Some things are rocket science, but welding isn’t one of them (unless you’re working on a rocket, or a fire escape).
On some level it upsets me that an explanation of this piece is required; it is one of the reasons I sometimes wonder what I’m doing here. Back in my bar days, more than once we started and accomplished a drunk just talking about welding. I recall a guy who worked on 6″ thick aluminum tank armor discussing tricks of his trade. Another pal had learned simple welding from ship makers and tried to explain how they could move massive plates into alignment with the heat of the weld. As with most besotted lessons, I didn’t learn how to do these things, but I became aware of the possibilities.
A good man’s skill set includes changing physical things, to create wealth and tangible items, to make and repair. A good man knows you can’t heal the world, but you can change your immediate surroundings.
If people have to dig deeper with a piece like this, good… I spent the first several months at GMP with a dictionary—cis, SAHD, misandrist, MRA, MGM, FGM. If you think “crescent wrench” is a misspelling of a waitress in a French bakery, you might not get much out of this article. But then, I was disappointed to learn the new “Men’s Work” section won’t feature “garage Mahals.”
- It is not rocket science unless you are working on rockets. Or high pressure steam. Or gas or oil transmission. Or fire escapes on which people’s lives depend.
- Safety rules.
I’ve rarely started a fire with a clean station and a fire extinguisher handy. Don’t stand in a puddle of water. Work in a well-ventilated place.
Protection goes a long way towards strong welds; it is tough to concentrate on the puddle when you are on fire.
Leathers aren’t only for the Village People and you don’t need the full kit, but don’t wear polyester, which will melt and weld with your skin.
Yeah, I know: eye protection is for sissies and one eyed mechanics, but I wear glasses under the welding helmet or face shield, and I wear a leather apron because I’m tired of pulling cup brush needles out of my scrotum.
Once you use an auto-darkening helmet you’ll never go back.
- MIG welding is not as easy as caulking. (Neither is caulking.) You can buy a wire feed welder for the cost of a golf outing. Get a pile of scrap, cruise YouTube, and you can be making stuff pretty damned soon. Follow the directions, flip open the cover on a MIG welder, and there will be a handy guide for setting amperage and wire feed speed. Technically, I’ve been talking about flux-cored arc welding. Add inert gas and a different wire and you really are MIG welding—gas metal arc welding—which has the advantages of being quicker and cleaner.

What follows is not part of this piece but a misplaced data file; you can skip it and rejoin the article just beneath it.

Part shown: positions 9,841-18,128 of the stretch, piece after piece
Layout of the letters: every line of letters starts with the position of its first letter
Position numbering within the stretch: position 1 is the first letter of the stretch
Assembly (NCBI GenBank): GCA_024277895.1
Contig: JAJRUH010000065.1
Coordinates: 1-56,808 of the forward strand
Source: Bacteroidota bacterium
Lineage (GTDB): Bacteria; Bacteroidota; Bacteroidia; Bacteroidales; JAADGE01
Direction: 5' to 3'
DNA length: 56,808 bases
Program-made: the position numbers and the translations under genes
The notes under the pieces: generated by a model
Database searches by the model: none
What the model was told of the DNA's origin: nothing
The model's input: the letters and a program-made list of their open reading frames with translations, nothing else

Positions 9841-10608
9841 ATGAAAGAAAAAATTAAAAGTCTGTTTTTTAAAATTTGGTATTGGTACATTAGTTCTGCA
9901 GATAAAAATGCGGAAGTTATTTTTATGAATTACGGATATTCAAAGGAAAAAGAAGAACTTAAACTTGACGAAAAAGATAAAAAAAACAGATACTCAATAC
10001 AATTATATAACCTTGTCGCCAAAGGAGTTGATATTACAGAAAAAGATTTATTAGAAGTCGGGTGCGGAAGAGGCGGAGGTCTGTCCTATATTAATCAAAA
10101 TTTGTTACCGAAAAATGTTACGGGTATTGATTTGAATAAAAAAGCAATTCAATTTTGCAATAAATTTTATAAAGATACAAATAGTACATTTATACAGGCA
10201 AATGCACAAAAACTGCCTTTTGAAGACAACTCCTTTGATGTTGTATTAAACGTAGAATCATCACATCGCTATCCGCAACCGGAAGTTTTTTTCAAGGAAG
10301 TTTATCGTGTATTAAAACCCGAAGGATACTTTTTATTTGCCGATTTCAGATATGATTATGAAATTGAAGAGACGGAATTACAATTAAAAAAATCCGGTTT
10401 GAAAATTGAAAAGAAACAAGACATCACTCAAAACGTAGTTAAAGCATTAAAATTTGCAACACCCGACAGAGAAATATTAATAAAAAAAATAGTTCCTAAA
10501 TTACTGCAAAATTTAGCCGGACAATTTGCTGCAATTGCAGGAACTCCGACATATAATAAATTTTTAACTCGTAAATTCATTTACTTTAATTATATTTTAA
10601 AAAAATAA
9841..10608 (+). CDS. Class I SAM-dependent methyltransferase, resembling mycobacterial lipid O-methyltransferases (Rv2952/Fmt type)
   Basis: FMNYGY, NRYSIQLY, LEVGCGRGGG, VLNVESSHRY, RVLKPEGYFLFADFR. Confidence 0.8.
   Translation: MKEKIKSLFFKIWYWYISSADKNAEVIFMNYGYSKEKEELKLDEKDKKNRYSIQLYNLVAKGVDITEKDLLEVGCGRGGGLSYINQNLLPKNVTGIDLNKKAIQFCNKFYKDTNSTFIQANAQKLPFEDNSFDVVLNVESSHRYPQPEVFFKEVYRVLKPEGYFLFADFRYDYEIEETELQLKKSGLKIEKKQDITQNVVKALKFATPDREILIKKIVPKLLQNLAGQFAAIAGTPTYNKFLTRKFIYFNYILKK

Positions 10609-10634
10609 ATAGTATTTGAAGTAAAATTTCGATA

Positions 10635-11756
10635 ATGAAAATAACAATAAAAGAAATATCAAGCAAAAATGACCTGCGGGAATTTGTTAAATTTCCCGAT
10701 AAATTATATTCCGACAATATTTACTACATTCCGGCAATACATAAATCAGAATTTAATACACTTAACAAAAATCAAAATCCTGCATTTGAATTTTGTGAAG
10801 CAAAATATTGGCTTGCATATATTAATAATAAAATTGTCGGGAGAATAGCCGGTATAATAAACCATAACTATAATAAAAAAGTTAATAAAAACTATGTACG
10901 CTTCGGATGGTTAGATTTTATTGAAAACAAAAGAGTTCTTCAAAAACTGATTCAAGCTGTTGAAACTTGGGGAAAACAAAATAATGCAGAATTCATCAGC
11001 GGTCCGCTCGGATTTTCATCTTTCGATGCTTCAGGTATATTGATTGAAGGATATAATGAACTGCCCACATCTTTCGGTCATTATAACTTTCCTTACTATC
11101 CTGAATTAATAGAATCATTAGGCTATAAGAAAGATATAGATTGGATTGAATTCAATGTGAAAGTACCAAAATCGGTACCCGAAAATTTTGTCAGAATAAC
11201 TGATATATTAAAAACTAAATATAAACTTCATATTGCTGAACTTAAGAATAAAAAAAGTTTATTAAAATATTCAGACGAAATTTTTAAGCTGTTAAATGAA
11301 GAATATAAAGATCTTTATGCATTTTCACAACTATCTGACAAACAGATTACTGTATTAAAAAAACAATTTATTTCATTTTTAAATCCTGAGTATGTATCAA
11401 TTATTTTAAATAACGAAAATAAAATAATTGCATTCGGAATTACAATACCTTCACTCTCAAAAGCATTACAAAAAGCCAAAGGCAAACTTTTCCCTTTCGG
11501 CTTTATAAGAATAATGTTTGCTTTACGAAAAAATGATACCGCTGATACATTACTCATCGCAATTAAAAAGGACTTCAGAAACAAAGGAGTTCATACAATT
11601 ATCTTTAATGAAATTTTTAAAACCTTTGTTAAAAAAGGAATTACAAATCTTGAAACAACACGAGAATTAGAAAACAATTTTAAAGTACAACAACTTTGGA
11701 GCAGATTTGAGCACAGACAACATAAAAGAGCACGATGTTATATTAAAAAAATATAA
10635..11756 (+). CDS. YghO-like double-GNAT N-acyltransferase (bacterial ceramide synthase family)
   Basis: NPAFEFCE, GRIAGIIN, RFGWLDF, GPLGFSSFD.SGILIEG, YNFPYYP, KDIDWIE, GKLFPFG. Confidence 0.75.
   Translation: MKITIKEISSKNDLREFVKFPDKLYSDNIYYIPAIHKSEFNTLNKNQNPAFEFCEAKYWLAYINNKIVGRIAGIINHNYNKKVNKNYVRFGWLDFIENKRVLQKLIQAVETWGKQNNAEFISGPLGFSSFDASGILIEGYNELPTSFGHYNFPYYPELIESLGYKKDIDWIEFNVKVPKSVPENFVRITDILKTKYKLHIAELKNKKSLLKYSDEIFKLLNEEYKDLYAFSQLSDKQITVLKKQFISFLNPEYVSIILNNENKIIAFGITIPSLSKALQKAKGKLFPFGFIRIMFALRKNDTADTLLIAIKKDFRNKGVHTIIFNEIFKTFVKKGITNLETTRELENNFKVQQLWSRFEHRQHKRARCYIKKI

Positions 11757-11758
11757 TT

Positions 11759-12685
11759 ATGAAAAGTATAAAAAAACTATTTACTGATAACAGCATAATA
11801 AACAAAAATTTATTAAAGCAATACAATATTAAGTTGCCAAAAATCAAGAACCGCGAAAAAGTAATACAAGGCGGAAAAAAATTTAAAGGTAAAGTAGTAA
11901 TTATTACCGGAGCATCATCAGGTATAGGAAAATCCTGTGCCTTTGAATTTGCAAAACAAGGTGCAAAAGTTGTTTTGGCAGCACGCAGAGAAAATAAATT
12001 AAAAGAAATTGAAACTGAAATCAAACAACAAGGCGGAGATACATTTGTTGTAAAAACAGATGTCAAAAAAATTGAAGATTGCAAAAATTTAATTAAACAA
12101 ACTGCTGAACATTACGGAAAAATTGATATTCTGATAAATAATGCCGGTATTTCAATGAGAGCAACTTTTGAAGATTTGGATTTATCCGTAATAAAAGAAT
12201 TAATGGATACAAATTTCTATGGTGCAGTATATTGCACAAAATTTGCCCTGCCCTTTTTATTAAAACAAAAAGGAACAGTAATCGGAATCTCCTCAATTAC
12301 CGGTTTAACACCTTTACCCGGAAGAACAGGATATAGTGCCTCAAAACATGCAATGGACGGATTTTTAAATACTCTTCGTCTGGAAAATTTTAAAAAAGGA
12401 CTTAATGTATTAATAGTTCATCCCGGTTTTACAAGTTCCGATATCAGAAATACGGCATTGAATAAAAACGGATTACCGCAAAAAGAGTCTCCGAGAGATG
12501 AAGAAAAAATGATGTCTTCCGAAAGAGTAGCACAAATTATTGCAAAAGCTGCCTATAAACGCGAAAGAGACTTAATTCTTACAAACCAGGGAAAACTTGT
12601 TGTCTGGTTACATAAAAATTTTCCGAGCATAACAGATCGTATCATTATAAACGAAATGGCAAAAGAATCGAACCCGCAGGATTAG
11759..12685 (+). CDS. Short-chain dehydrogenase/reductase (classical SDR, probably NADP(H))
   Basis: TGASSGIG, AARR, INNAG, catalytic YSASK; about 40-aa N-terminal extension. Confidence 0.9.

- In my experience woodworking, carpentry, logging and bar tending are a lot more dangerous than welding. Stick welding, technically shielded metal arc welding, isn’t as hard or dangerous as it is supposed to be. It does raise sparks and the work gets red hot. Make sure you have the right electrode, both for your machine, and for the intended application. Read the package for amperages. Buy new rods for anything semi-important; if you are getting anything from this piece, you don’t have an oven. It’s not the tool, it’s the craftsman, but dry electrodes work a lot more effectively.
- I have no personal opinion on TIG welding, other than I pay a pretty penny to have it done, it is pretty, and it is worth it. Anyone who would like to assist me in having an opinion on the subject: I’m available nights and weekends. I’ll bring my own hand tools and lunch.
- Torch welding/brazing and faggot welding are subjects for another article. (Faggot welding is a blacksmithing process here; it’s a marriage equality issue on the rest of GMP.)
- Cheating isn’t cheating. I’ve been welding for forty-some years, on and off. Within the past year I saw a guy guide the end of a new, long, rod to the joint with his off hand: Brilliant. Lay the project on its side or set it on milk crates: whatever makes it accessible. You don’t need to make each assembly a 6G test. I recently clamped a plywood angle to the table, parallel to a joint I wanted to look great, and drew the rod against it; it worked. Clamping is not cheating.
- Preparation is time well spent. Clean rust, scale, and oil off of the material. At the level that I weld there is no percentage in blowing through rust, paint, and grime. Grind bevels at the joints, space the joints, and preheat the pieces. A good ground is as important as a good lead. Make a dry run through the length of the joint, better to know how you will get there before you have to get there. Wear your helmet during the practice. Clamping is a must.
- A stack of dimes bead in not inherently strongest—but when you run one, you will take a picture. The bar for what is considered a stack of dimes has risen with the proliferation of TIG welders.
- In much of the country the question is “Who’s got a welder?” meaning a friend or neighbor. I’ve heard plenty of guys wish they knew how to weld. I can weld. I’m not a welder.
Certification is a bit tricky. There is AWS (American Welding Society) certification, In-House certification (“Let me see you run a bead”), and Get-Er-Done certification (“Can you fix this?”). With a welder in your tool kit, things needing welding will assert themselves. My rule of thumb is: I’m certified to do whatever I feel comfortable doing. I’ve been paid to make things and that qualifies as certification for that project. I wouldn’t touch anything “go fast” like a motorcycle frame. I would repair a bumper for you, but that’s it. I won’t be responsible for what’s between you and the ground, doing 60 over asphalt. (See #1.) For myself, I’ve got joist hangers holding up the floor of my bedroom. They were inspected by an engineer, but I made them, and sleep there most nights.